You Made It, Whatever It Is

Every year mothers lose something like a billion brain cells. Where do brain cells go when they die? I’ll tell you. They turn into cellulite and live in our butts. Look in the mirror. If you have a big gadonk, chances are at one time you were one smart woman.

You gave birth 18 years ago to the sweetest green-eyed baby in the whole world. He refused to sleep, but you didn’t care. You were in love. You struggled through nursing, and you learned how to navigate your sleep-deprived world, and that baby’s birth was the closest you’ve ever come to touching the face of God. He was your first, so you didn’t know how tough you had it until the next baby was born, and that one slept. Then you had two babies to manage, and it was a good thing that the second one was placid, because the first one was moved as if he floated in an electrical current.

The babies got older and it didn’t get any easier and then you went and got pregnant again. When the third baby was born the oldest was two and a half, and you had three children in diapers and a baby on each boob. Fissures opened in your brain. Things that would have been effortless to remember three years before slipped through gaping crevices in your memory, gone forever. The oldest, the one with undiagnosed ADD, began climbing kitchen cabinets and learned how to jimmy locks and had a high mechanical aptitude for dismantling things: toys, radios, small buildings.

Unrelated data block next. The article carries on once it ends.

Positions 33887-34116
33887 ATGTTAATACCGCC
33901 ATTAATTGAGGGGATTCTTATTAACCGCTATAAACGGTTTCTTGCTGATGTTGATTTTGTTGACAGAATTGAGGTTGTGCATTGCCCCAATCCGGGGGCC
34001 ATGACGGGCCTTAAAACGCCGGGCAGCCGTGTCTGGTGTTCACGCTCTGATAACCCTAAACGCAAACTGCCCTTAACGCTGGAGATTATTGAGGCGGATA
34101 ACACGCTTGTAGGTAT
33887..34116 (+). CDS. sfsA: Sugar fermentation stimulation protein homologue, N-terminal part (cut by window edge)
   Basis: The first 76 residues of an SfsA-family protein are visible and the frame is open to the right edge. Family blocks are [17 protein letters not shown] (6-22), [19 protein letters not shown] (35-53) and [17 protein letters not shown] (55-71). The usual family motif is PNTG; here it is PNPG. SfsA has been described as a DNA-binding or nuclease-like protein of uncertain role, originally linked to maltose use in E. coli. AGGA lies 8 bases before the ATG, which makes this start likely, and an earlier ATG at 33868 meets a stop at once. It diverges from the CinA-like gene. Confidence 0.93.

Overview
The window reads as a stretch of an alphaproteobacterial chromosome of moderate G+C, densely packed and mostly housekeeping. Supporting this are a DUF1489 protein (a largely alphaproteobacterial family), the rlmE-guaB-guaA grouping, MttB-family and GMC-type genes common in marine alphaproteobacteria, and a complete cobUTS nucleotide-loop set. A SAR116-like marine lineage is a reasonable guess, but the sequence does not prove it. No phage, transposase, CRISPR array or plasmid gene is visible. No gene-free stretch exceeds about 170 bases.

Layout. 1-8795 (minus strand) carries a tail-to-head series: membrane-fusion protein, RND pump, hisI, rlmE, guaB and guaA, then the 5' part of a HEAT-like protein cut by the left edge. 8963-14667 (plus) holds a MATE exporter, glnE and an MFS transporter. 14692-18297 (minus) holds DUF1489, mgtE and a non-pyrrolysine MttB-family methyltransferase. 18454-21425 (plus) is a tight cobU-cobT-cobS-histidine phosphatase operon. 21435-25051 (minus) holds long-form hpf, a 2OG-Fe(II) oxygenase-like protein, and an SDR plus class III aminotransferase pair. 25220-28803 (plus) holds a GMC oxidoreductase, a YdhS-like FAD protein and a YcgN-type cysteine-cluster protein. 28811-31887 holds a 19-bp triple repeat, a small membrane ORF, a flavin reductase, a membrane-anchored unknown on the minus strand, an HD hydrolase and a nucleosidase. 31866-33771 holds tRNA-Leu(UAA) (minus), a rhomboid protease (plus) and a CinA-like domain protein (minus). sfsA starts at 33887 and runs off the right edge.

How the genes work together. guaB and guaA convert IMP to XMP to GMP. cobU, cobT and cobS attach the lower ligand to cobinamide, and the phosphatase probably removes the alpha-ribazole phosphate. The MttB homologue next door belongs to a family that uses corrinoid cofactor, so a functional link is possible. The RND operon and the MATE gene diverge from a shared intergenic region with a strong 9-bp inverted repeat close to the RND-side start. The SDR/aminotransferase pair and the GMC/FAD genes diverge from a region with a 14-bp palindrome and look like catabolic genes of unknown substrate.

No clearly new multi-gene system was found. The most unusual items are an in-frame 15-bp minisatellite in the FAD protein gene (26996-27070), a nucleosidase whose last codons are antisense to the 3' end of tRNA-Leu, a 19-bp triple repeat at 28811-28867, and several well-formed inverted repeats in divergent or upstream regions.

One day when you were in the kitchen fixing lunch and the baby was in a swing and the middle child was seated on the floor stacking blocks, you realized there was a disturbing quiet in the space where the oldest should have been. So you dropped what you were doing and ran through the house calling his name, and he answered but you couldn’t find him. “Mama!” he called from some distant place. “Mama!” You panicked, yelled his name, screamed, “Where are you?” You raced upstairs, destroyed the closet, pulled everything out from under the bed. You heard him but you couldn’t find him. In the moment you thought your head might detach from your shoulders, holding fistfuls of hair, you stood in the room and screamed his name. That’s when you saw tiny fingers gripping the windowsill from the outside. He was right there all along, waiting for you to pull him to safety.

Silly woman.

You are glad God didn’t reveal what you were getting into ahead of time. If you’d known about the near misses, the grip of absolute panic, the gaping fear, the feel of your heart stopping and then laboriously resuming its rhythm, you might not have gotten into this mess of motherhood. But last week, as you were sitting in that sultry auditorium and the sound of “Pomp and Circumstance” filled the air, you forgot about all that. There he was, cleaned up, freshly shaven, wearing a tie, topped off with a mortar board, and your heart filled up like it did the day he was born. Those astonishing green eyes, as big as the world, a dashing almost-man smile, and a high school diploma in his grip. You wipe away tears of joy, ruminate for a moment on the travails of the last 18 years, and thank God in heaven above that you made it, that he made it, and that from here on he can’t possibly make any more messes.

Silly woman.

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